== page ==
Open XML SDK + Office Services: Better Together

I am probably starting to sound like a broken record, but I am really excited about the different types of solutions that are possible when combining the Open XML SDK with Office Services. In the past, I showed you how to leverage the Open XML SDK to accomplish three main scenarios:

  1. Push data into Open XML files
  2. Pull data out of Open XML files
  3. Manipulate Open XML files

In a previous post, I showed you how to use Word Automation Services to update fields, such as a table of contents, within a document. Today, I am going to show you another functionality of Word Automation Services that will allow you to perform file format conversions on the server. For example, you can leverage the service to convert Word documents into PDF. In addition to Word Automation Services, I am going to show you how to leverage Excel Services to recalculate charts and formulas within a workbook.

In today's post, I am going to show you how to leverage all three components, the SDK and the two Office services, to create a very cool mash up document assembly solution.

If you want to jump straight into the code, feel free to download the solution here.


Imagine a scenario where I am working for a company that deals with mortgages. One of the services our company provides is creating custom mortgage reports for customers wishing to take out a loan. These reports include rich information and charts that are specific to the customer's mortgage specifics, such as mortgage amount, number of years of the mortgage, and interest rate of the loan. My company uses Excel workbooks to calculate the different financial and mortgage calculation models. In fact, for the sake of this blog post we will use the same workbook mentioned in this post on the Excel team blog. My company has asked me to create a server-side solution that is able to leverage the Excel workbook that contains the mortgage calculation model and generate a customer ready PDF report, which contains rich content, such as charts and data pulled in from the workbook.


The scenario described above is very similar to the scenario described by Brian Jones in his post that first talked about combining Open XML and Office Services. To accomplish this scenario we will need to take the following actions:

  1. Create an Excel workbook that represents the company's mortgage calculation model
  2. Create a Word document that represents the look and feel of the final report. This document will contain content controls to demarcate regions where content and data will be merged
  3. Create a web part for SharePoint that includes three text fields, which will allow users to input a loan amount, number of years of the loan, and interest rate, and a button, which will allow users to generate the final mortgage report in PDF format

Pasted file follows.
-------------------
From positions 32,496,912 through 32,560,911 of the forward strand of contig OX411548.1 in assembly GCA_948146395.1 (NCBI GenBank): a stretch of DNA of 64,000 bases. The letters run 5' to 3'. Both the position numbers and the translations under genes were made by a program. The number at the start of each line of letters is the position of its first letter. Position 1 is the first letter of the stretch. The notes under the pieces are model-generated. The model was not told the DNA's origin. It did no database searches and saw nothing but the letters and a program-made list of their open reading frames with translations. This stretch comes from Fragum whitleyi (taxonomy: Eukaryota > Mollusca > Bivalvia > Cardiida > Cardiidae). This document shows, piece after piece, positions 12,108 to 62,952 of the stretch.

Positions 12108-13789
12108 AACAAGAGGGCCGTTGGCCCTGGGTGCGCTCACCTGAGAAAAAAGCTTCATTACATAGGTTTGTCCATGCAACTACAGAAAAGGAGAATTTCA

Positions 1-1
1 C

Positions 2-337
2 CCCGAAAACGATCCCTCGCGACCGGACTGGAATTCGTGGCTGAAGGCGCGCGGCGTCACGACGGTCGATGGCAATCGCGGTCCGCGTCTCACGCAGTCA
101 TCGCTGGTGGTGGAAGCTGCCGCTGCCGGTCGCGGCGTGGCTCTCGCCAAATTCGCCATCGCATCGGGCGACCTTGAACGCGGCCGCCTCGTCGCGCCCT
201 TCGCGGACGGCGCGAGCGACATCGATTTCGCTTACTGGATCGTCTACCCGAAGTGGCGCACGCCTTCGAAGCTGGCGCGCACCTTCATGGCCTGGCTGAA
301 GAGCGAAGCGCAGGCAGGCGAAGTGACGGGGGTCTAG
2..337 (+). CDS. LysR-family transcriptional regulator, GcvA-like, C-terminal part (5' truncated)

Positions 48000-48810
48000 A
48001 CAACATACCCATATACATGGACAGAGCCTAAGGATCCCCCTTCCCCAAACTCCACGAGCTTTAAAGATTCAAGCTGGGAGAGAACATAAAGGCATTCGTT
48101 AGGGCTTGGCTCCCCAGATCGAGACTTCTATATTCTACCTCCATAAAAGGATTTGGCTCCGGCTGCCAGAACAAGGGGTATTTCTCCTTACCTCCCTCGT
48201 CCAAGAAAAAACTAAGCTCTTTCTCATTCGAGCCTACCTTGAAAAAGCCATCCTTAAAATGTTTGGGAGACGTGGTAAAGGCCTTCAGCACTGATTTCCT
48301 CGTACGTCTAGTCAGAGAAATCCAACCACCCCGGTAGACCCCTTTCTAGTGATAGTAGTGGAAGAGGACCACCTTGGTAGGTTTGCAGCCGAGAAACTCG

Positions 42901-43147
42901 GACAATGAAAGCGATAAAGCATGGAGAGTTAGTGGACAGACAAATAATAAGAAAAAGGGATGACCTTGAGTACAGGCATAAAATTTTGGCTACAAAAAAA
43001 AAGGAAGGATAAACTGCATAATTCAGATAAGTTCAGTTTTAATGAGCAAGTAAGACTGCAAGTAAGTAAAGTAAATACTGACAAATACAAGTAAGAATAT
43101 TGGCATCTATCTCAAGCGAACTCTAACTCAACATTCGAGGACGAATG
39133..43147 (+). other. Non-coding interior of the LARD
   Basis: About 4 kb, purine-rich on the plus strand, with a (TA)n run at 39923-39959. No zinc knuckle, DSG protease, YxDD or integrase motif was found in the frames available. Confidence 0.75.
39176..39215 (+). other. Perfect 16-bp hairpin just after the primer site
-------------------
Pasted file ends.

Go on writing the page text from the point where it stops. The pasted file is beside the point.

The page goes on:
4. Using the Open XML SDK, open the Excel workbook, which contains the mortgage calculation model, and inject the values specified within the three text fields
  5. Leverage Excel Services to recalculate the Excel workbook
  6. Use the Open XML SDK to pull data and content from the recalculated Excel workbook and push the content into the Word template document
  7. Leverage Word Automation Services to convert the Word document into a PDF

Step 1 & 2 – Creating the Right Excel and Word Templates

The right template makes all the difference when creating Office document solutions. The Excel workbook that contains the mortgage calculation model requires three values to perform calculations:

  1. Mortgage amount
  2. Term (years)
  3. Fixed interest rate

In order to make it easy to insert these three values into the workbook, I am going to leverage Defined Names. Defined Names provides a mechanism to demarcate one or more cells in a workbook, which makes it really easy to find content and regions within workbooks. Here is a screenshot of my Excel workbook template:


Notice that this workbook contains pretty rich formulas in order to calculate monthly payments and rich charts.

The Word template document that represents the look and feel of the final report looks pretty similar to other templates I've shown you in the past that leverage content controls. Here is a screenshot of my Word document template:


You can find these two template files here.

Step 3 – Create a Web Part with a Button Command and Text Fields

Our end goal is to create a Web Part that contains three textboxes and a button command that will look like the following:


The easiest way to accomplish this task is to create a Web Part within Visual Studio 2010. We can create a user control ascx page that represents our web part with the following code: